Fourteen months after it all began, Comcast has officially withdrawn its $45 billion bid to acquire Time Warner Cable. The deal, which would have combined the two largest cable companies in the US, came under intense scrutiny by regulators, and was the subject of much debate over how much broadband and pay-TV market share one company should have.
News reports this week suggested that both the Department of Justice and the Federal Communications Commission (FCC) were opposed to the merger, and that the FCC planned to turn the fate of the transaction over to an administrative law judge. (See Comcast Reportedly Dropping $45B TWC Bid.)
Today, we move on. Of course, we would have liked to bring our great products to new cities, but we structured this deal so that if the government didn't agree, we could walk away.
Comcast NBCUniversal is a unique company with strong momentum. Throughout this entire process, our employees have kept their eye on the ball and we have had fantastic operating results. I want to thank them and the employees of Time Warner Cable for their tireless efforts.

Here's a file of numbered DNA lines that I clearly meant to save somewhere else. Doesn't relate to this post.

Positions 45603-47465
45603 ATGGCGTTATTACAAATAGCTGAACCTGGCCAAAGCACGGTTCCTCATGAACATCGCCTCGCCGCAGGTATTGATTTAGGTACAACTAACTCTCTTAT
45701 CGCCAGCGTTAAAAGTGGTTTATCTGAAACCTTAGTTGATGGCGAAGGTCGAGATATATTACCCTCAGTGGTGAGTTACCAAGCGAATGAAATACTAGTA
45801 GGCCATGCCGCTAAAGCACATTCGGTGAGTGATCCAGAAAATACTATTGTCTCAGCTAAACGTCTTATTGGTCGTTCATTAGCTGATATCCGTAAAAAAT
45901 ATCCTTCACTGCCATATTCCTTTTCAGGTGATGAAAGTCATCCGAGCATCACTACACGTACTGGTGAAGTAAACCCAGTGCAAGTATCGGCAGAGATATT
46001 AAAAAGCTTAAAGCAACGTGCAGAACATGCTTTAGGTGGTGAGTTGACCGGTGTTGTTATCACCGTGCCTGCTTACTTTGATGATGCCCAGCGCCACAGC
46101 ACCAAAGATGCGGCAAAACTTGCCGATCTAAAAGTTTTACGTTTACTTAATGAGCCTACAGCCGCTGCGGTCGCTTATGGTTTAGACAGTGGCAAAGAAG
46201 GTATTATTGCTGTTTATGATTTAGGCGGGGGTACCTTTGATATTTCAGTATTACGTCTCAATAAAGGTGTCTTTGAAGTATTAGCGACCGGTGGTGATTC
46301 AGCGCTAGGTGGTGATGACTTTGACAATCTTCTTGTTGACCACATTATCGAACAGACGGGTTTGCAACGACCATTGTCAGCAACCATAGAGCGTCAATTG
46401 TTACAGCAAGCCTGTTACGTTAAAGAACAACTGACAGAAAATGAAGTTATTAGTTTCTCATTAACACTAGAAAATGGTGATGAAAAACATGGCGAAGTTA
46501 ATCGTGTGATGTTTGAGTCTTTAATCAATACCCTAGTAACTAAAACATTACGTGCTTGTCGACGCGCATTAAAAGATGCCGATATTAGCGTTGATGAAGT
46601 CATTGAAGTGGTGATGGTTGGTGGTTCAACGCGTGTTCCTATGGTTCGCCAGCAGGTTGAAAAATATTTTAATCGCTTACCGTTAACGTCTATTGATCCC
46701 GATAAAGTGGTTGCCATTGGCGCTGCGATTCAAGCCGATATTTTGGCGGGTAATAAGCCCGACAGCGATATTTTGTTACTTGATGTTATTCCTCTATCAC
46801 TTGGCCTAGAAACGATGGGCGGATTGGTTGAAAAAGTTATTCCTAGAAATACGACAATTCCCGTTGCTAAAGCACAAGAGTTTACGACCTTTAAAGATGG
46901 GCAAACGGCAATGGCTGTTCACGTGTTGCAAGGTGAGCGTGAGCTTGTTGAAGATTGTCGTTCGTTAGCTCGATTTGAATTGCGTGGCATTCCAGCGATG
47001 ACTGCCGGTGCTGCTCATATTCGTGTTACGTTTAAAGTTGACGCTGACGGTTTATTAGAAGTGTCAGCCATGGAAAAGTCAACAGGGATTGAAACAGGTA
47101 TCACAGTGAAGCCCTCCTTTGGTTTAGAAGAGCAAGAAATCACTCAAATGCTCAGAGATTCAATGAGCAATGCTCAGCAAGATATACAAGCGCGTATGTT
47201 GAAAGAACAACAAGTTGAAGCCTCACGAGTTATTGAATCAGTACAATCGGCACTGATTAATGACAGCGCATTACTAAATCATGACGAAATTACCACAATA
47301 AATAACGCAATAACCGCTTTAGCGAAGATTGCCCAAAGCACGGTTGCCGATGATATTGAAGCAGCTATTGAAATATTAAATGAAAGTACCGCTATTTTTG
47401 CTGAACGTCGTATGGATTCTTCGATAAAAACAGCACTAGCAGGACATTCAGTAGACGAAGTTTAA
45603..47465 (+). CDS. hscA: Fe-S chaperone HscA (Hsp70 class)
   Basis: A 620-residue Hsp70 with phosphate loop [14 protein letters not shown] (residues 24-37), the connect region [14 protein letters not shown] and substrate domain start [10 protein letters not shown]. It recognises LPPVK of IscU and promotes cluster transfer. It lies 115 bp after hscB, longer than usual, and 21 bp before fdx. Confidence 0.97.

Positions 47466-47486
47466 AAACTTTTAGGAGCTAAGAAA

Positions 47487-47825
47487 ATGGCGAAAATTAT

I couldn't be more proud of this company and I am truly excited for what's next.
In the short term, the end of the Comcast deal also means an end to several other planned transactions. Charter Communications Inc. will no longer add to its customer footprint through a series of system swaps and divestitures that were tied to the Comcast/Time Warner Cable Inc. (NYSE: TWC) merger. Nor will plans proceed as expected to create a new spin-off company called GreatLand. Charter also recently said it would acquire Bright House Networks , but that deal too was contingent on Comcast's buyout of Time Warner Cable. (See What If the Comcast Merger Fails?)
Now that the Comcast deal has been quashed, the chess pieces go back on the board for a new round of acquisition hunting. A consolidation trend among service providers is well underway. The only question now is who makes the next move.
— Mari Silbey, special to Light Reading